9 Macros

Macros are without a doubt the most advanced feature in Haxe. They are often perceived as dark magic that only a select few are capable of mastering, yet there is nothing magical (and certainly nothing dark) about them.

Define: Abstract Syntax Tree (AST)

The AST is the result of parsing Haxe code into a typed structure. This structure is exposed to macros through the types defined in the file haxe/macro/Expr.hx of the Haxe Standard Library.

The role of macros during compilation.

Figure: The role of macros during compilation.

A basic macro is a syntax-transformation. It receives zero or more expressions and also returns an expression. If a macro is called, it effectively inserts code at the place it was called from. In that respect, it could be compared to a preprocessor like #define in C++, but a Haxe macro is not a textual replacement tool.

We can identify different kinds of macros, which are run at specific compilation stages:

  • Initialization Macros: These are provided by command line using the --macro compiler parameter. They are executed after the compiler arguments were processed and the typer context has been created, but before any typing was done (see Initialization macros).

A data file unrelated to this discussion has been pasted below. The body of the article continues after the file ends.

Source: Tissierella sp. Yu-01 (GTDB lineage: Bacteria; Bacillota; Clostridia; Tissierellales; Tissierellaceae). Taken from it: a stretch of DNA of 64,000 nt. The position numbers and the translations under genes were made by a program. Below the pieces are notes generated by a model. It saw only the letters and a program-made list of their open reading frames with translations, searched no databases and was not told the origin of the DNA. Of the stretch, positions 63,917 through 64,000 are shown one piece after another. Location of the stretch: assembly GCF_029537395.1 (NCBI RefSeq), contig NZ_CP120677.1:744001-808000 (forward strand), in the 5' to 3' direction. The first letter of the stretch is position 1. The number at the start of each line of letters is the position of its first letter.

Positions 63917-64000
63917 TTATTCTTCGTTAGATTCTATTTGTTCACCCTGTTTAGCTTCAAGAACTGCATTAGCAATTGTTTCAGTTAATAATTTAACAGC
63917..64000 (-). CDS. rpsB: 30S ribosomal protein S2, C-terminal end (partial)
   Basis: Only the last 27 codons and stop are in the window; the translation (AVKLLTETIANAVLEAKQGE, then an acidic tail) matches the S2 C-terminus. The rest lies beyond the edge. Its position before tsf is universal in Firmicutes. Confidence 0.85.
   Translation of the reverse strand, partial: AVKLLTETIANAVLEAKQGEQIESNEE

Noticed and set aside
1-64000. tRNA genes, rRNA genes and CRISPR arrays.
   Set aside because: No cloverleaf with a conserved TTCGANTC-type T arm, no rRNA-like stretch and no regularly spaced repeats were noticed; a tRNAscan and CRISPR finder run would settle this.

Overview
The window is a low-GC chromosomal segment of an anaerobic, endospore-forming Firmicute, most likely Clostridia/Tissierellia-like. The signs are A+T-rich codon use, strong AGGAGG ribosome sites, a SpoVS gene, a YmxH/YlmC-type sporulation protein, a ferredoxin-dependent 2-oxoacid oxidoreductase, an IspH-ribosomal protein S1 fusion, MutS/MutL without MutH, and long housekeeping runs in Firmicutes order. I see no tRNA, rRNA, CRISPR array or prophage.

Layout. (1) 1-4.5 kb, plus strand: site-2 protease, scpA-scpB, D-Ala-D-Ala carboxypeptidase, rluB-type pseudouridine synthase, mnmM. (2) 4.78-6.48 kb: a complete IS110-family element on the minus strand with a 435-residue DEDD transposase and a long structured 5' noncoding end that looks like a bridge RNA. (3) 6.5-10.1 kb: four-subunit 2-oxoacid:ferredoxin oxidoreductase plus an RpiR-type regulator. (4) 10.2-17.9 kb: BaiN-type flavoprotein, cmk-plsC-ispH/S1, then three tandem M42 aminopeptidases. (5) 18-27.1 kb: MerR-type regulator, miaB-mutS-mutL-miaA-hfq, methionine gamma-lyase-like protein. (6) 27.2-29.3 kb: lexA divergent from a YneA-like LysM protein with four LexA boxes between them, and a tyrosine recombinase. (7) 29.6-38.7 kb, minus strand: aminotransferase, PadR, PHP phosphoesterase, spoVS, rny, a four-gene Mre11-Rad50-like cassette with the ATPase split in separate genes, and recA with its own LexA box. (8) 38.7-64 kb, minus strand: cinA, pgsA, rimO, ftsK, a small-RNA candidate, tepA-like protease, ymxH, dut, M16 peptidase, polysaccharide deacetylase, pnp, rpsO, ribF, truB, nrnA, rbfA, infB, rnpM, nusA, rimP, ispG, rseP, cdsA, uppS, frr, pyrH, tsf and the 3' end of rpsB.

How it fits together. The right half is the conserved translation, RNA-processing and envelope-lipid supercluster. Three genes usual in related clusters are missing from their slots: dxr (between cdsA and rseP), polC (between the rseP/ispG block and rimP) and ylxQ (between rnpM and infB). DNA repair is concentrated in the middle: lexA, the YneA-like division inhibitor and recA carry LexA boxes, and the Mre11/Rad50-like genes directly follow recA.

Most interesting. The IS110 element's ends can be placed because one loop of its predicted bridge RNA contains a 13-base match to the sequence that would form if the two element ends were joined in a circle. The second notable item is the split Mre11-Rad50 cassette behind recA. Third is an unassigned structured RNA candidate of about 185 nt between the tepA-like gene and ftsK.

• Build Macros: These are defined for classes, enums and abstracts through the @:build or @:autoBuild metadata. They are executed per-type, after the type has been set up (including its relation to other types, such as inheritance for classes) but before its fields are typed (see Type Building).
  • Expression Macros: These are normal functions which are executed as soon as they are typed.
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